Model and measure. There are a number of spreadsheets such as John Brandt's that work if your room is proportioned as a rectangle. Mine isn't and required additional calculations. For a normal rectangular room, you enter the dimensions and it will calculate room modes at various frequencies. Bottom end is the greatest challenge so it is interesting to read your comment about muddy bass.I will add a question here, how does one know they have a well treated room? I see the old clapping trick, listening for echoes and such but are there any tried and true methods. Identifying a real bad room seems fairly easy?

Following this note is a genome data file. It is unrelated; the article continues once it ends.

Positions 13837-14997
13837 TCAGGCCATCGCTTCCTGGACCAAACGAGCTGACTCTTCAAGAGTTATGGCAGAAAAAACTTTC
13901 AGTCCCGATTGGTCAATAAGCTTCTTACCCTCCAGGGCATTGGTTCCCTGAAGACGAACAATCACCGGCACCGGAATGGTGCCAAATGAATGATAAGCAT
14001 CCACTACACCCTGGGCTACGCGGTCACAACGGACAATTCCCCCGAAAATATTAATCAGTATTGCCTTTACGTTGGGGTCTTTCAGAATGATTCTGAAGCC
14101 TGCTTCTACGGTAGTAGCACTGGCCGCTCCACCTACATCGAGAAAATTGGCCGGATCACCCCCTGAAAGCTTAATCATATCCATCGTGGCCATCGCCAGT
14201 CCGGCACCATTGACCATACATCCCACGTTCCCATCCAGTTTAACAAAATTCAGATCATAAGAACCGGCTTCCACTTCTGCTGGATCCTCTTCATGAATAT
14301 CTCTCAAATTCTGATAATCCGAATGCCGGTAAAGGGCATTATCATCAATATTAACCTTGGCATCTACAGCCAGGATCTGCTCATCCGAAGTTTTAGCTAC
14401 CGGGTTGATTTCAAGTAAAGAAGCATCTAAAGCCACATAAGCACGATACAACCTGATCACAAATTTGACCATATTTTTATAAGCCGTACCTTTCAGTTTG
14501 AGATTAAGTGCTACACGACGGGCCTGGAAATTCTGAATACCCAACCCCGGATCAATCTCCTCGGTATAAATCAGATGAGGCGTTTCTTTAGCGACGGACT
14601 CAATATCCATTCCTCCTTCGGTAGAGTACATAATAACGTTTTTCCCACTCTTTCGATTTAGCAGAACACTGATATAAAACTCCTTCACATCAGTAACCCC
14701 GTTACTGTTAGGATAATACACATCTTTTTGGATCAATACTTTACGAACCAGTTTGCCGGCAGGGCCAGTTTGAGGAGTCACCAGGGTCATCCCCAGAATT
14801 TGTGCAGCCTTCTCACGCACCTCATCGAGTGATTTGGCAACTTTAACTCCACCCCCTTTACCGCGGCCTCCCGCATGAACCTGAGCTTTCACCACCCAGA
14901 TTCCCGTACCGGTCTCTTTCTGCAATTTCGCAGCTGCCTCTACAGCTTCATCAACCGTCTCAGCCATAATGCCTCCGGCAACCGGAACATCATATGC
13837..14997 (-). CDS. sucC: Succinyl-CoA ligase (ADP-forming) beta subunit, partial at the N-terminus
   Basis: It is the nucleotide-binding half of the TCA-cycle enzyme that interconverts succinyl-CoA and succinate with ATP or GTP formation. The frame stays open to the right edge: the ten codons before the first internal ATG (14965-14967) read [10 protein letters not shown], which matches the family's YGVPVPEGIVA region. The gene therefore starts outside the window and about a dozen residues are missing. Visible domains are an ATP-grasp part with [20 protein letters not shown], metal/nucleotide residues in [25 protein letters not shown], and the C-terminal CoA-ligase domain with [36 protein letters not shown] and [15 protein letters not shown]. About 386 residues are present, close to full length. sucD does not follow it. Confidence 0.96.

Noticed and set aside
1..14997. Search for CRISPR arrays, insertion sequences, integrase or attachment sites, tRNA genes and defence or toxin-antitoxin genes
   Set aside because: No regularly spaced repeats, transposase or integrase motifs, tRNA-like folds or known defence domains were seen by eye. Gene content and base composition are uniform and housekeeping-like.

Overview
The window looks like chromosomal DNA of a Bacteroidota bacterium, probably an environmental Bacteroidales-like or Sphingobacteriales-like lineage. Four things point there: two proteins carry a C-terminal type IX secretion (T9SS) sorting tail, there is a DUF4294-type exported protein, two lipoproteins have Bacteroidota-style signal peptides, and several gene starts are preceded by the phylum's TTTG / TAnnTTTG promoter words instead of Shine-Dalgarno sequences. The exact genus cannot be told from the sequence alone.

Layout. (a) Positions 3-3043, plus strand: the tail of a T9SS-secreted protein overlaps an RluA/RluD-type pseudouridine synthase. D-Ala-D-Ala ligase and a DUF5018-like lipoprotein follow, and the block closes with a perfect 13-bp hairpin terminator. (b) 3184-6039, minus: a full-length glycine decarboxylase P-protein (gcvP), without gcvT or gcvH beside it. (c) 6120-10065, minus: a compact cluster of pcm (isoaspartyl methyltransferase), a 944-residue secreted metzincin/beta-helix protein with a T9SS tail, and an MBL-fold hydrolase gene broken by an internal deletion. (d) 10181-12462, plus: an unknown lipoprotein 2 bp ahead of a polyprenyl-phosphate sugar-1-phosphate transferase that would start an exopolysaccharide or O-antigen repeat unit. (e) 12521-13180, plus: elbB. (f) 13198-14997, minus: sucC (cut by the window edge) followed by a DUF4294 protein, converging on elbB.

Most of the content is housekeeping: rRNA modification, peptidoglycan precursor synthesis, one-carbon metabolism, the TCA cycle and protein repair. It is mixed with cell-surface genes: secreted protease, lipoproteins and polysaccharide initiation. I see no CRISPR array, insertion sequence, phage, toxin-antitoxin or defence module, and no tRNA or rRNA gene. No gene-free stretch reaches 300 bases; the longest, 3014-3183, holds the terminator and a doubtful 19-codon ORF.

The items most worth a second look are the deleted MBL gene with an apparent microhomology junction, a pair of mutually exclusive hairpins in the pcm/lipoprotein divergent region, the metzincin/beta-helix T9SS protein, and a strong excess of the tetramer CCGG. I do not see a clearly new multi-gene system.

After modeling, as someone famous once said, trust but verify. REW is a free software that you use with a measuring microphone. Doesn't have to be particularly expensive. I use a Behringer ECM8000 which is $42 on Amazon. It is useful for finding more ideal mix and monitor position. It is again, another rabbit hole one can go down. Once you know how bad your space actually is, one can obsess about it. Figuring out what all the graphs and data means is another big learning curve.
I took about 6 months for my studio upgrade working out the treatment design with measuring and mocking up various absorbers. My next house when I retire won't have a studio but will have a listening room. Having a room where I can really hear every detail in the music I love is one my life's greatest pleasures.